Big Beer’s “Trojan Horse” Strategy is quite simple. The first step is to create so-called “stealth craft” brands. Originally, Big Beer did this organically. For example: Blue Moon (Miller) and Shock Top (AB In-Bev). Over time, Big Beer has come to realize that it’s much quicker and safer to just acquire successful local brands. This acquisition approach began around 2005, but has accelerated in recent years. In 2015 alone, Big Beer has bought or announced takeovers of five craft brands – Golden Road, Saint Archer, Lagunitas, Elysian, and now Four Peaks.
Once acquired, Miller, Heineken, and AB In-Bev sell their “stealth craft” brands nationally like they’re still local, craft brews — but the original brand is not craft after acquisition. (See the Brewers Association definition.) In step two, Big Beer can utilize its market power to pressure distributors into paying more attention to its “stealth craft” brands than pesky hometown brews.
(By now, you’ve probably heard about the AB In-Bev incentives program announced early this month. This program is specifically designed to further AB In-Bev’s “Trojan Horse” strategy.)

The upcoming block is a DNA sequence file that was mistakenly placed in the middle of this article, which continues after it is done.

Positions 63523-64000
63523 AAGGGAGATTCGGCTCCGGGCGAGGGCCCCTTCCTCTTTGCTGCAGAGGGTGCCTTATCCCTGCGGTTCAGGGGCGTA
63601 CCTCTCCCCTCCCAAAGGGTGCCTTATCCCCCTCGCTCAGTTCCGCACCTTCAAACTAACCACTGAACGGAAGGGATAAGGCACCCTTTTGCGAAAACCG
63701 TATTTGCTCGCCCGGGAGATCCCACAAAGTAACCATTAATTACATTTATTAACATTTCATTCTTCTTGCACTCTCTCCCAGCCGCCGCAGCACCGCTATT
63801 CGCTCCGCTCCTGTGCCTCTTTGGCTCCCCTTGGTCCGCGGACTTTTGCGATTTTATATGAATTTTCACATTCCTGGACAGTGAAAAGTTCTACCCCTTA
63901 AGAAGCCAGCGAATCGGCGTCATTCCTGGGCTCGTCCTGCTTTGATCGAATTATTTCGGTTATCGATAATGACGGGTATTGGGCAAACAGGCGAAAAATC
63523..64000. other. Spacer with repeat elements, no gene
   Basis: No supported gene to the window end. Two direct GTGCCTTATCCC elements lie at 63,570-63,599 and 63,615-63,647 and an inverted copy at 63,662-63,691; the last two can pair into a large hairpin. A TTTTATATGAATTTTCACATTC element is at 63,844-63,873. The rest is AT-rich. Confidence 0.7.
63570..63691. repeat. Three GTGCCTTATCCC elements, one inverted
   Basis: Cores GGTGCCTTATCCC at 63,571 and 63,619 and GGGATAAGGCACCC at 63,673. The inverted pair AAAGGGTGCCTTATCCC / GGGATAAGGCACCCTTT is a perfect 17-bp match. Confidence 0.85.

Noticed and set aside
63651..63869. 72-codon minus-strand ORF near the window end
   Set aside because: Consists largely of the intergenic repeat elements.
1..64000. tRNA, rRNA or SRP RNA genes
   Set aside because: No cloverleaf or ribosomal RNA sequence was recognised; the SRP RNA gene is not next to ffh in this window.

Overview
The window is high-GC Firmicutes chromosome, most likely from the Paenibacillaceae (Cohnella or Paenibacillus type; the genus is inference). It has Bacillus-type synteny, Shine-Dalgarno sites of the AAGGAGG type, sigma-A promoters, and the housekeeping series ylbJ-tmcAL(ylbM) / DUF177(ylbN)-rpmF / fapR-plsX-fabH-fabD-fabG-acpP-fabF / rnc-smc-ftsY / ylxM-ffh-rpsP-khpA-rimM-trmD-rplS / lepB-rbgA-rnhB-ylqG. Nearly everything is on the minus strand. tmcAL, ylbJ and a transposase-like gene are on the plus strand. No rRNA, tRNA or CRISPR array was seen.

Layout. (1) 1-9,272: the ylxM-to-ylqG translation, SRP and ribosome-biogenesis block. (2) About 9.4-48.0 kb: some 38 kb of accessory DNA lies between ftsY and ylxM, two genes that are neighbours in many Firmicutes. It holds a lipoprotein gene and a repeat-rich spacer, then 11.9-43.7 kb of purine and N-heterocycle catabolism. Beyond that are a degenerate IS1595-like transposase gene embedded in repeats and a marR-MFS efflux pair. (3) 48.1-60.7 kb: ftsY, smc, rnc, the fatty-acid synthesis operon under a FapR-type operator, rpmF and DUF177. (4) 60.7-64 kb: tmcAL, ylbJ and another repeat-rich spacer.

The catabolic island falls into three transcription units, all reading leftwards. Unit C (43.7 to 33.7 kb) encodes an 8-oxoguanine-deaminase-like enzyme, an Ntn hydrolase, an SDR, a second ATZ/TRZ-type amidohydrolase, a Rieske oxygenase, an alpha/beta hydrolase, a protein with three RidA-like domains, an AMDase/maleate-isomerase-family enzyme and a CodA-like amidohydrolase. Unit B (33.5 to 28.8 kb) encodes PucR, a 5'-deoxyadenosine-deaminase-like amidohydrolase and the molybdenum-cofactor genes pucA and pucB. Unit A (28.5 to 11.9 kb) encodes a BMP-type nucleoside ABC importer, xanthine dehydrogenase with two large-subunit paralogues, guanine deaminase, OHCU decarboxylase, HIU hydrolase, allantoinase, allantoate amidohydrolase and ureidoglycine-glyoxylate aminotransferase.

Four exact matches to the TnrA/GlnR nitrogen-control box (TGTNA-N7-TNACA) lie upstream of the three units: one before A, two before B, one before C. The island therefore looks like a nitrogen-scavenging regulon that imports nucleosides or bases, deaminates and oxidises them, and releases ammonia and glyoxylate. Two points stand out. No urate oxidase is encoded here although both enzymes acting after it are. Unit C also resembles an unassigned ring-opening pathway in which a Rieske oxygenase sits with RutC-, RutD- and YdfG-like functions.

As local brewers under the current barrel cap, we are much too small to compete against “stealth craft,” but we are being forced into these “stealth craft” dominated portfolios anyway. The North Carolina barrel cap law requires involuntary participation in a business deal that will result in our demise. Conversely, an increase in the cap will allow us hometown brewers to naturally grow and compete. Additionally, over time, native NC distributors will benefit from our growth by having stronger local partners to offset Big Beer’s influence. Hometown brewers are not against distributors, just being forced into distributor portfolios without choice or say. Craft Freedom is all about this simple request: We want to have a choice. We think this choice should belong to us, and should not be a government mandate. We hope you agree and support our efforts to raise the self-distribution barrel cap in NC.